It’s been a long time since I was sexually, physically and emotionally abused. But the memories are fresh. In my debut memoir, “The Other Woman”, I opened up about the first time a guy took advantage of me. And although that was the first time, it wasn’t the last. I was molested for several years by another man. Both men were trusted by my family and thought to be good people.
On most days, not even the memories can keep me down. But when I heard about Ariel Castro, the man sentenced for the kidnapping and rape of three women in Ohio, the memories haunted me. Last week, Castro was sentenced to life plus 1,000 years in prison.
And while justice was served, not even justice can fix what Castro broke.
Much like that, any man or woman who has been violated, no matter how far removed, will have some issues. I am no longer worried about someone harming me. I’m worried about my children.
Castro was well-known in his neighborhood. The young women he kidnapped all knew his daughter. Even as the community searched for the women, Castro was alongside them offering a hand and a condolence.
More than just reminding me of my past, cases like this remind me that we can’t guarantee our children’s safety. So what can we do?
Looking back at my younger life and at the Castro case, here are several things to consider:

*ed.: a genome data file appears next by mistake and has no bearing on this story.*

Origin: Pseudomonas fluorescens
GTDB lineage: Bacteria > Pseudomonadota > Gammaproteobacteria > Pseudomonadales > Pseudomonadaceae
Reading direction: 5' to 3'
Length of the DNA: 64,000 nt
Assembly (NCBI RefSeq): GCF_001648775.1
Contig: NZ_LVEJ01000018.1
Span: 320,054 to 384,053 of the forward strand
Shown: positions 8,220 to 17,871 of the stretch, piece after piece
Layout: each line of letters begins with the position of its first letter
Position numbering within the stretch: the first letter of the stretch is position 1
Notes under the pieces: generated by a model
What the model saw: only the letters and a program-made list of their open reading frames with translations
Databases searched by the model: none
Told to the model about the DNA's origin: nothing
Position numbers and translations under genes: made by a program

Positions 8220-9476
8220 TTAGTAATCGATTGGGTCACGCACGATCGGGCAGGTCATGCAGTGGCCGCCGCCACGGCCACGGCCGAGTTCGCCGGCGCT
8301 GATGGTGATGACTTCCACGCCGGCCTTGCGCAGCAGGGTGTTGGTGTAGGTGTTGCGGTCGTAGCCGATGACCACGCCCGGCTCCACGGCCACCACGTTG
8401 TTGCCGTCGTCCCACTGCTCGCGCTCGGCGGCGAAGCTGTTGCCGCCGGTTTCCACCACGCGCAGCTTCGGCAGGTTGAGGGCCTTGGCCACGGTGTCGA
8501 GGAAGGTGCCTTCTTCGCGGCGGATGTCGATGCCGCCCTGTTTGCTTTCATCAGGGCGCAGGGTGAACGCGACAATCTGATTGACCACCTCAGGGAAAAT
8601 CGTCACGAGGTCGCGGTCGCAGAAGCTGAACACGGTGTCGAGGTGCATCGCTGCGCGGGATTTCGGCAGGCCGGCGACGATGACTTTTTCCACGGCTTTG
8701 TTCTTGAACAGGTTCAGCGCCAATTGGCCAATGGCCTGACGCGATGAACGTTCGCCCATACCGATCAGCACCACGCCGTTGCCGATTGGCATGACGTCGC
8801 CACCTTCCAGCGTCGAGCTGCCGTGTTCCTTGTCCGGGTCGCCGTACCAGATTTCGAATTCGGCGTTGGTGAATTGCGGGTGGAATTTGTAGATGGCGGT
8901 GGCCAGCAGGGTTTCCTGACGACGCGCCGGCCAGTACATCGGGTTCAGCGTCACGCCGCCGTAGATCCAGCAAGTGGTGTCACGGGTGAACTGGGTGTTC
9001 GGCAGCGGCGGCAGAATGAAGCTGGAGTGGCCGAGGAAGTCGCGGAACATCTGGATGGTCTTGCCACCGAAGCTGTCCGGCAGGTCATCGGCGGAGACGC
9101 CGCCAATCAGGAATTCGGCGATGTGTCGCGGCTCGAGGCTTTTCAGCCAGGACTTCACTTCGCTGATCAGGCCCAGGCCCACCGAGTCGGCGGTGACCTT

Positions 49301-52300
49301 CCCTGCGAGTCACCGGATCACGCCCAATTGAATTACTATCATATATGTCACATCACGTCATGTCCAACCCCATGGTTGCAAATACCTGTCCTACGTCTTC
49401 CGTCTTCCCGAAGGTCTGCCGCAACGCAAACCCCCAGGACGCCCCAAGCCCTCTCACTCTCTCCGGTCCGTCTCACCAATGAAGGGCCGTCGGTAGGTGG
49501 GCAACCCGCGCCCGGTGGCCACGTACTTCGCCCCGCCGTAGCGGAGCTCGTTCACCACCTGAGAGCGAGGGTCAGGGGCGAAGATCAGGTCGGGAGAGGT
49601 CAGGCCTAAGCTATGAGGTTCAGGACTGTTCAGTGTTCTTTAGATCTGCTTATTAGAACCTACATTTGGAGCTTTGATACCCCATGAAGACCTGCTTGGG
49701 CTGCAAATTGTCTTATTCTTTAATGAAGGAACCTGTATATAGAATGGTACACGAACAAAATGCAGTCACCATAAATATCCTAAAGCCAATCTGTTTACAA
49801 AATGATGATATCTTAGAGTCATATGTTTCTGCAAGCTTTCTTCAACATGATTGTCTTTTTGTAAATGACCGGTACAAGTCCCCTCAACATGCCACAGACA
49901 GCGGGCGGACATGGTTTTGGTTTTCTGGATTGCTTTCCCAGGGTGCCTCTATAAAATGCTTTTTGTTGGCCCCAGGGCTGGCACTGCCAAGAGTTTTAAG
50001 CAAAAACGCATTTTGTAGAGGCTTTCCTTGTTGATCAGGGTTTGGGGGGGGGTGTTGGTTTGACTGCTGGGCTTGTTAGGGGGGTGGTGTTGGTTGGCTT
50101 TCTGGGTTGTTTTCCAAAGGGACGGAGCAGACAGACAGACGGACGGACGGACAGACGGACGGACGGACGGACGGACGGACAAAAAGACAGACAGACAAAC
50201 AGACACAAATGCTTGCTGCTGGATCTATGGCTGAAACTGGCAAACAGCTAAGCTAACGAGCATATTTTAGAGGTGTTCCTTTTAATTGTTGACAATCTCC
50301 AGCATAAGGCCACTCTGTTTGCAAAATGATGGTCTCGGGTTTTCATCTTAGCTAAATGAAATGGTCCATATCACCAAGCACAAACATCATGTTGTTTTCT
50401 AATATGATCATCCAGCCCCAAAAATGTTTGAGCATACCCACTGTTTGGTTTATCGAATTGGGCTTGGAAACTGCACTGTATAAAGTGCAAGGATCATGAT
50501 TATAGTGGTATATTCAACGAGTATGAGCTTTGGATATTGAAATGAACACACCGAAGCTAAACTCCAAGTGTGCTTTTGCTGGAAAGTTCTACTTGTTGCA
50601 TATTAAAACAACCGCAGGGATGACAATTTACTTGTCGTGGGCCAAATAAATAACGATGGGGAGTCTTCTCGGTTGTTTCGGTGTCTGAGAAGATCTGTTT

• Don’t just teach kids not to talk to strangers. Teach them the facts. Seventy-five percent of abducted children are taken by a family member or an acquaintance, according to KidsHealth.org.
• Discuss all arrangements beforehand. Even if your child knows the person, he or she should not accept a ride from them unless you have already made arrangements for them to do so.
• Define right and wrong by setting boundaries. Children need to know what should be considered inappropriate.
• Assure them. Your child needs to know that they can come to you, talk to you and confide in you. Let your children know you will believe them.
• Finally, be selective. Every friend and family member does not need to babysit your child. The fewer people who are left alone with your children, the better. This includes limiting sleepovers and other overnight events where you won’t be present.
Tunette Powell is a working mom with two children.
You can read her every Tuesday on momaha.com
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MOMAHA BOOK CLUB
1 p.m. Sunday, Aug. 18
Bookworm Bookstore, 87th and Pacific Streets
Join us for momaha’s monthly book club meeting. The book: “The Other Woman” by Tunette Powell. She’ll be present to discuss what inspired her to write such a personal book.
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